Hickenlooper picks center path in partisan Senate, mulls repeat run

LAMAR — Sen. John Hickenlooper on his latest home state swing pointed to what he sees as solutions for the world’s toughest problems, first during a stop at the Denver Brewing Company, where rooftop solar panels and a carbon dioxide capture system demonstrate climate-friendly production.

Then at the solar-powered Evraz steel plant in Pueblo, he checked out a $500 million expansion financed by Russian billionaires, a project to supply rail for a global shift away from gas-burning vehicles to high-speed train transport.

But between those visits, he was wrestling with the rancor that has divided the nation and often leaves the Senate — a place Hickenlooper didn’t think he wanted to be — deadlocked in partisan strife. He went driving through opposition territory, the predominantly Republican high plains of eastern Colorado. These are rural communities where residents supported former Sen. Cory Gardner, the native son from Yuma that Hickenlooper displaced. Some still fly the banner of former President Donald Trump.

Fourteen months into a job he didn’t initially seek, Hickenlooper, 70 — one of the longest-serving elected executives in state history who moved with no break through two terms as Denver mayor and two as governor — is feeling for his legislative footing.

He called the Senate, during his 18-month run for the presidency, a debating club that he, as a doer, wasn’t cut for. Then upon arrival, seeing Senate grandeur in Washington D.C., he felt an unexpected “intensity of responsibility.”

Now he’s advocating mostly Democratic party-line positions, though he’s also pushing with increasing urgency for action to contain climate warming. Hickenlooper has proposed a carbon tax on polluters, with a dividend for consumers, to reduce emissions of carbon dioxide, the primary planet-heating gas.

Taxing carbon would harness market forces. “And that’s how you’re going to address climate change. It isn’t Democrat or Republican,” he said in a Denver Post interview. He also backs regulations to limit industrial methane pollution and, after attending the international climate summit in Scotland, has advocated reducing existing greenhouse gases in the atmosphere. “There’s already too much carbon in the air. So we have got to do carbon capture,” he said.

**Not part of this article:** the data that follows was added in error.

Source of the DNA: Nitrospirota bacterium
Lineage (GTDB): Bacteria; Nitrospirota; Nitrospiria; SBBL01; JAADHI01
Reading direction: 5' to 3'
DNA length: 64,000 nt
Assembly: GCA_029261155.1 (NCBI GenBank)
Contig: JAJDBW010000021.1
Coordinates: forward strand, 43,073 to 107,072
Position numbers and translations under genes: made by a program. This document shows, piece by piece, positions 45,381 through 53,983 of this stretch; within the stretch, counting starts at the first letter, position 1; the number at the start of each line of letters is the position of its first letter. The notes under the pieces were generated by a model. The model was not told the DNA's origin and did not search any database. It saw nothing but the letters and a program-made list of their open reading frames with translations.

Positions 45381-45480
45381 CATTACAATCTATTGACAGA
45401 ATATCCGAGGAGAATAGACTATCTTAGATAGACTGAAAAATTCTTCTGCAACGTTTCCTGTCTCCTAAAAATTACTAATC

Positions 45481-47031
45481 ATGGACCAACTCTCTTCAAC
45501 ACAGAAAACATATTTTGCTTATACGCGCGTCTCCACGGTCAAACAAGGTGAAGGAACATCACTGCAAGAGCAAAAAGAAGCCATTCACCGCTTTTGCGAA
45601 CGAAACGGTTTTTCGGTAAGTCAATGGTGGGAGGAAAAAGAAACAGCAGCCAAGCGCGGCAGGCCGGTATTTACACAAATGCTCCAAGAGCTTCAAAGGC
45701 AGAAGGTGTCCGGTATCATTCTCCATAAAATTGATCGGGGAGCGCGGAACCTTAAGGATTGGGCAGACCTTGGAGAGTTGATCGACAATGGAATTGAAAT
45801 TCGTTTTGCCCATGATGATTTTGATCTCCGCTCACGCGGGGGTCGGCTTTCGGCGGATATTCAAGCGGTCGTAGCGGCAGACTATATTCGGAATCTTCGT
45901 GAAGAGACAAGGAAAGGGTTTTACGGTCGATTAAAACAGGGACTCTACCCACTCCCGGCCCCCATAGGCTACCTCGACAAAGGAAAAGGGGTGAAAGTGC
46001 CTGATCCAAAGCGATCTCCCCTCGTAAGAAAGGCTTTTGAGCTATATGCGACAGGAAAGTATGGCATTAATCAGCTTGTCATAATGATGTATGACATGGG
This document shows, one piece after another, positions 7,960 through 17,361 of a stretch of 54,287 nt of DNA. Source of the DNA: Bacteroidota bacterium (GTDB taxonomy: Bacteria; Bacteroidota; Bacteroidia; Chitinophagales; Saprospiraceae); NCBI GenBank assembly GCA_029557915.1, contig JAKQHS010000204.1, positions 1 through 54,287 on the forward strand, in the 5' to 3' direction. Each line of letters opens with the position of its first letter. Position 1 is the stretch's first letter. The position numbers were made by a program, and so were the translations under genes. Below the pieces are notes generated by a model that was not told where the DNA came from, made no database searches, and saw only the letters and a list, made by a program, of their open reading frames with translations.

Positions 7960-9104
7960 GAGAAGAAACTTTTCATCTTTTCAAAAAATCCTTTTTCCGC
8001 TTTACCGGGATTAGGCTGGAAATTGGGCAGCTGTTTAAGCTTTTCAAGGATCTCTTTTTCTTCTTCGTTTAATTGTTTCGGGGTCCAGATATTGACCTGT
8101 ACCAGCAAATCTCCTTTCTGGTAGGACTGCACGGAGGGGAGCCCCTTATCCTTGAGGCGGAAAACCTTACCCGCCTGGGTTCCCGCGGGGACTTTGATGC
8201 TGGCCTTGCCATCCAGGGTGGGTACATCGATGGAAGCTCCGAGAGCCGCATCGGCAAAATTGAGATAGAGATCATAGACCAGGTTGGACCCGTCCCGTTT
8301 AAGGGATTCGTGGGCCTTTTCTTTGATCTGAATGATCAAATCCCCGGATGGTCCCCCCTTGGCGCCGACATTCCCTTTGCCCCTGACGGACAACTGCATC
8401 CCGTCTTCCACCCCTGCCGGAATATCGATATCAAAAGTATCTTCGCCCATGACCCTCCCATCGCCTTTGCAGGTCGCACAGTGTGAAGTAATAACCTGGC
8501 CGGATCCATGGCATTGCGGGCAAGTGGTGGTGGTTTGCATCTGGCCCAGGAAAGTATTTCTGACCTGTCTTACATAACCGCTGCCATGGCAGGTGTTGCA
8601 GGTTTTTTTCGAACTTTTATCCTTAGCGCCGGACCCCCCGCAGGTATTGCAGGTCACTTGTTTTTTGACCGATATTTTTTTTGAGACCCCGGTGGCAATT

Overall, Hickenlooper gained influence during his first year by serving on a bipartisan team of 20 senators who negotiated the $1.2 trillion infrastructure bill that became law Nov. 15. This reflected his position as a relatively seasoned centrist — one of a dozen senators who’ve served as a governor, seven who’ve been a mayor, a handful who’ve run a small business, and the only scientist (he was trained as a petroleum geologist.)

But as a Senate newcomer, he has limited power.

Critics on both sides of the political spectrum took aim.

Republicans demanded greater independence and accused Hickenlooper of failing to fight hard enough to keep the U.S. Space Command in Colorado Springs and to retain the federal Bureau of Land Management headquarters in Grand Junction. “What has Hickenlooper done? Nothing,” former state Sen. Greg Brophy said. “He’s just a reliable Chuck Schumer-Joe Biden soldier.”

Left-leaning progressives wanted bolder action to save Colorado’s natural environment and to end production of fossil fuels that worsen climate warming. Denver Moms Clean Air Force and EcoMadres activist Shaina Oliver, a member of the Navajo Nation who backed Hickenlooper’s primary rival Andrew Romanoff, said she’ll give Hickenlooper a few years “to show his true colors” before reaching her verdict. “He’s kind of hiding” and Democrat leaders “seem afraid of the next generation.”

Hickenlooper says he is settling into a role he envisions as a developer of ideas who draws strength by hearing and incorporating views of opponents, leading to practical action. Beyond climate warming, staffers said he’s exploring “workplace modernization” legislation to expand apprenticeships and create portable retirement plans. The staffers said he’s also working on legislation to improve forecasting of pandemics.

This role entails carrying notecards, even to casual discussions with senate colleagues over meals, he said. “And there’s never a time where I don’t come out after that meal with a whole bunch of scribbles about things I hadn’t really considered from people who have a different perspective.  As a human, you think ‘my idea is better.’ But when you reflect, have a conversation, take the time to really dig in, you see the value in other, different perspectives. You can have an improvement from your original idea.”

He “can easily see going two terms,” he told the Denver Post, which would extend his tenure until 2033.